When the application reached the insurance company's main offices, a search of the state motor vehicle records was undertaken and compared to the facts of the application. This search revealed that the insureds had not been truthful in supplying the information on the application. The motor vehicle department records revealed that Robert Dunn's driver's license had been suspended several times and had been cancelled once since 1986.
At this point, it becomes important to note with particularity the dates on which subsequent events took place. On May 17, 1989, after it had discovered Robert's true driving record, the insurance company mailed a notice to the insureds. This notice was sent by certified mail to the address shown on the application and advised the insureds that no policy had ever been in effect as a result of their misrepresentations. The insurance company also enclosed in that notice a check for the "full return premium." The insureds testified they did not receive this notice, stating that they had moved from the address listed on their application. The insurance company again sent notices to the same address on May 24 and June 3, 1989. Neither notice was received by the insureds.
On May 19, 1989, the agent sent a letter to the insureds. This letter was sent by regular mail and was received by the insureds. In the letter, the agent advised the insureds that their policy with the insurance company would become void in the near future. The agent offered to find other coverage for the insureds and advised that, if she had not heard from them by May 26, 1989, she would assume that coverage had been obtained elsewhere.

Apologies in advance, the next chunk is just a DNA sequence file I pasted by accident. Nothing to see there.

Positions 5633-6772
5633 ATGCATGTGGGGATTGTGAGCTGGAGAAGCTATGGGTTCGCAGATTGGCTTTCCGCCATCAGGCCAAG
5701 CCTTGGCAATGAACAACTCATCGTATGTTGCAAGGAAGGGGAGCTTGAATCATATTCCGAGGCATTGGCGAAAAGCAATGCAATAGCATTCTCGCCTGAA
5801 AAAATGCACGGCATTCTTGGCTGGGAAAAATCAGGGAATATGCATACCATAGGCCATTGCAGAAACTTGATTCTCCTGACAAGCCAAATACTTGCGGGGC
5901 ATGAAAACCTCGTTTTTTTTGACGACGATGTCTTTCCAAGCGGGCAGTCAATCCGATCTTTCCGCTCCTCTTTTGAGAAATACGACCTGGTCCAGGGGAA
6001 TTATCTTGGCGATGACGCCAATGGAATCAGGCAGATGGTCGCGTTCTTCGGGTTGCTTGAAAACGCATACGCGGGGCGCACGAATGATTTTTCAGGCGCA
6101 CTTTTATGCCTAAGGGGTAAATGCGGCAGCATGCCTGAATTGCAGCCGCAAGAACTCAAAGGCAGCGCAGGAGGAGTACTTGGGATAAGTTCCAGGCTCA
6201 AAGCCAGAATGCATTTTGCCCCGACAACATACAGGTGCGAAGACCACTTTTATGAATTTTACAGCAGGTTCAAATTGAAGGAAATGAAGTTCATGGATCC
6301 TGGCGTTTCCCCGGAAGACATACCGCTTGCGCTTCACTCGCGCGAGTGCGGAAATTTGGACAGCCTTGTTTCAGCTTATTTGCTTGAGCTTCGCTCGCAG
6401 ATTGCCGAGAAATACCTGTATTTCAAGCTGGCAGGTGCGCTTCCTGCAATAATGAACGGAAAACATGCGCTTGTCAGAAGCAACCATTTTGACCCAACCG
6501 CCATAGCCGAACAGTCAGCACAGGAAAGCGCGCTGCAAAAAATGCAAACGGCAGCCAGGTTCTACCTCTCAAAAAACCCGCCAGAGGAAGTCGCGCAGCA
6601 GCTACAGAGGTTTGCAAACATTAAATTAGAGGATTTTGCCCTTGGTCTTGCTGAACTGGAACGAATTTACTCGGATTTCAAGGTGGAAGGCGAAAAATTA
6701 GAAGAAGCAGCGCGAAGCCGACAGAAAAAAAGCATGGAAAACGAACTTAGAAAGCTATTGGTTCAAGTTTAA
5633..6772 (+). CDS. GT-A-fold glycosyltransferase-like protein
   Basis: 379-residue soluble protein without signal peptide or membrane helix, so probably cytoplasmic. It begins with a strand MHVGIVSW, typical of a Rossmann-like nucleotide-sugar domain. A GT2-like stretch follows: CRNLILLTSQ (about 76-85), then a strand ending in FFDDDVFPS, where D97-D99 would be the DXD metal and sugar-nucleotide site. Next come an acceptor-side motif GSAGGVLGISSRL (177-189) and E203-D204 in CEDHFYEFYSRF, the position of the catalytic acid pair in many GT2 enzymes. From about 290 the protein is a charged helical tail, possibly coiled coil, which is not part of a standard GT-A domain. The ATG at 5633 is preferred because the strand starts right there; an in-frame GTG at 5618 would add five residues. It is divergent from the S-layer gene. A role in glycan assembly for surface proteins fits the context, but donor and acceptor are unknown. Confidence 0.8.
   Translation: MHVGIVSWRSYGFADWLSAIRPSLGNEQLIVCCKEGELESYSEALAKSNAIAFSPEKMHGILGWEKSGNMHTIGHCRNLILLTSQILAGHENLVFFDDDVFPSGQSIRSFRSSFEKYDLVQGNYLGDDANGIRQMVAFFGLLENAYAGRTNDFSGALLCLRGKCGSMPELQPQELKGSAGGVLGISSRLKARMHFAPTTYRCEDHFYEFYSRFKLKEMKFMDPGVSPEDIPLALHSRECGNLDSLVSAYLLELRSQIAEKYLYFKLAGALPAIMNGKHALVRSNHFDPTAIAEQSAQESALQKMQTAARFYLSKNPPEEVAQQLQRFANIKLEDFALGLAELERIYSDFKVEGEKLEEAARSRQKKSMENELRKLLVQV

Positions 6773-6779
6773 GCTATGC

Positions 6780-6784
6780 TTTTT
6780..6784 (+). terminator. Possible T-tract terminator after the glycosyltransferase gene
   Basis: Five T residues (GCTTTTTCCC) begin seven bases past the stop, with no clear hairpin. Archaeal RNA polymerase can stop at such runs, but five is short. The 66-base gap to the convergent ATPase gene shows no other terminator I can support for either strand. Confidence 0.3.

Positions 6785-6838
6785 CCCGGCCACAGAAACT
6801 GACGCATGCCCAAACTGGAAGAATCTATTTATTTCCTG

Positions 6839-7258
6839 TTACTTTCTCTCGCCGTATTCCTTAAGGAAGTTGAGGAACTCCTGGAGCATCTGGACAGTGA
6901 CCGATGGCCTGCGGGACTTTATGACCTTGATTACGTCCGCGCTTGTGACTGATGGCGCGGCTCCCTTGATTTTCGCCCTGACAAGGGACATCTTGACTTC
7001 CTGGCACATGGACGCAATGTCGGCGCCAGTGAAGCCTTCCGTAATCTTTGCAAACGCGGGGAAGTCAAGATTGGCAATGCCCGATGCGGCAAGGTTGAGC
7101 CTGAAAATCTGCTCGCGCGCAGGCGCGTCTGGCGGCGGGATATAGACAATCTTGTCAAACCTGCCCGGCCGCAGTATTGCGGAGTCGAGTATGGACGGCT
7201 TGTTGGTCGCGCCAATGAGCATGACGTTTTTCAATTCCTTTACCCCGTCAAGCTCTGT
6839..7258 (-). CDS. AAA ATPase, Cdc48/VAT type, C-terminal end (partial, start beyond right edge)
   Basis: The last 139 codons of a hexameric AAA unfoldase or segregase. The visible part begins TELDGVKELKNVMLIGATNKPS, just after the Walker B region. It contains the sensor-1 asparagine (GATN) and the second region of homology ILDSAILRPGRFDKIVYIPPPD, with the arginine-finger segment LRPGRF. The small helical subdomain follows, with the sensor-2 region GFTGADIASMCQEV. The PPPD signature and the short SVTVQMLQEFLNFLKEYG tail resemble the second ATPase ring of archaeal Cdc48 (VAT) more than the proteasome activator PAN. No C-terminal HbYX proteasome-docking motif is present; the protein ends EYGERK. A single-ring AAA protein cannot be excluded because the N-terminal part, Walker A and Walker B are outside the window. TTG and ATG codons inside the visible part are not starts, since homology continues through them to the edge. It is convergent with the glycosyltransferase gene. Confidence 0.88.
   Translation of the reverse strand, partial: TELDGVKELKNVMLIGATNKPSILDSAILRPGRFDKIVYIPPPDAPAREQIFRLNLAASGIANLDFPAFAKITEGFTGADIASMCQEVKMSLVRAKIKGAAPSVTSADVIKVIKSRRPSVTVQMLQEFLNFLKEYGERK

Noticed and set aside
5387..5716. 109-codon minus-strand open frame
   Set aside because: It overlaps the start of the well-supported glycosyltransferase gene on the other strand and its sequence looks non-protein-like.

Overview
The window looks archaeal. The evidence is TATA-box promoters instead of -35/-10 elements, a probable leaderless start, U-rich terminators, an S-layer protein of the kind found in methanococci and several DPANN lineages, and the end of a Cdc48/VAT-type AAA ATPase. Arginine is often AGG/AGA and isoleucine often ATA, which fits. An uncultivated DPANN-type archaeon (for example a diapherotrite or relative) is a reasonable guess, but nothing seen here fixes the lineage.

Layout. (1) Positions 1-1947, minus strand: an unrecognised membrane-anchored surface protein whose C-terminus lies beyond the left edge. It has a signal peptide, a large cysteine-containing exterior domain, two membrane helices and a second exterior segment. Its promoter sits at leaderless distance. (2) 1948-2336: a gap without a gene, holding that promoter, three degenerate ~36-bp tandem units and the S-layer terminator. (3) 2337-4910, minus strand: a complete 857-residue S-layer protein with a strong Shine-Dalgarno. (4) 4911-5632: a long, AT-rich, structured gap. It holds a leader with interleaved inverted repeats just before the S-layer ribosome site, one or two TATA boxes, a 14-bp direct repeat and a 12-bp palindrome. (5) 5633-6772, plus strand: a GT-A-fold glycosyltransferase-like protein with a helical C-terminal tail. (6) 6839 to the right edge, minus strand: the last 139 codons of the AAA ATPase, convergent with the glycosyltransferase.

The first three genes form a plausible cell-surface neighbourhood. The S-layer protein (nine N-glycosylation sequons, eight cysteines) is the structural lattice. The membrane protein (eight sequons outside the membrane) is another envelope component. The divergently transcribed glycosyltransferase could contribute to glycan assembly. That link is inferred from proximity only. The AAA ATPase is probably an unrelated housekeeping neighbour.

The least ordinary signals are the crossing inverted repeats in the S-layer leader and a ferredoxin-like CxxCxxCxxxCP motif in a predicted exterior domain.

On May 28, 1989, the insureds wrecked their pickup in a one-vehicle accident, causing damage to that pickup in the amount of $9,600. There were no other vehicles or parties involved, and the insureds themselves are the sole "loss payees" under the policy.
We note that the insureds had received actual notice from their insurance agent that their policy was about to be cancelled several days prior to the accident involving their pickup. After their accident, the insureds demanded payment of their damages under the policy. The insurance company denied payment on the grounds that it had rescinded the policy ab initio due to the misrepresentations made by the insureds on the application. The insureds then filed this action, seeking to recover damages for breach of contract.
The insureds argue that the provisions of K.S.A. 1989 Supp. 40-3118(b) apply and that, despite their misrepresentations, the policy or "binder" could only be cancelled in strict accordance with that statute. That statute reads in relevant part: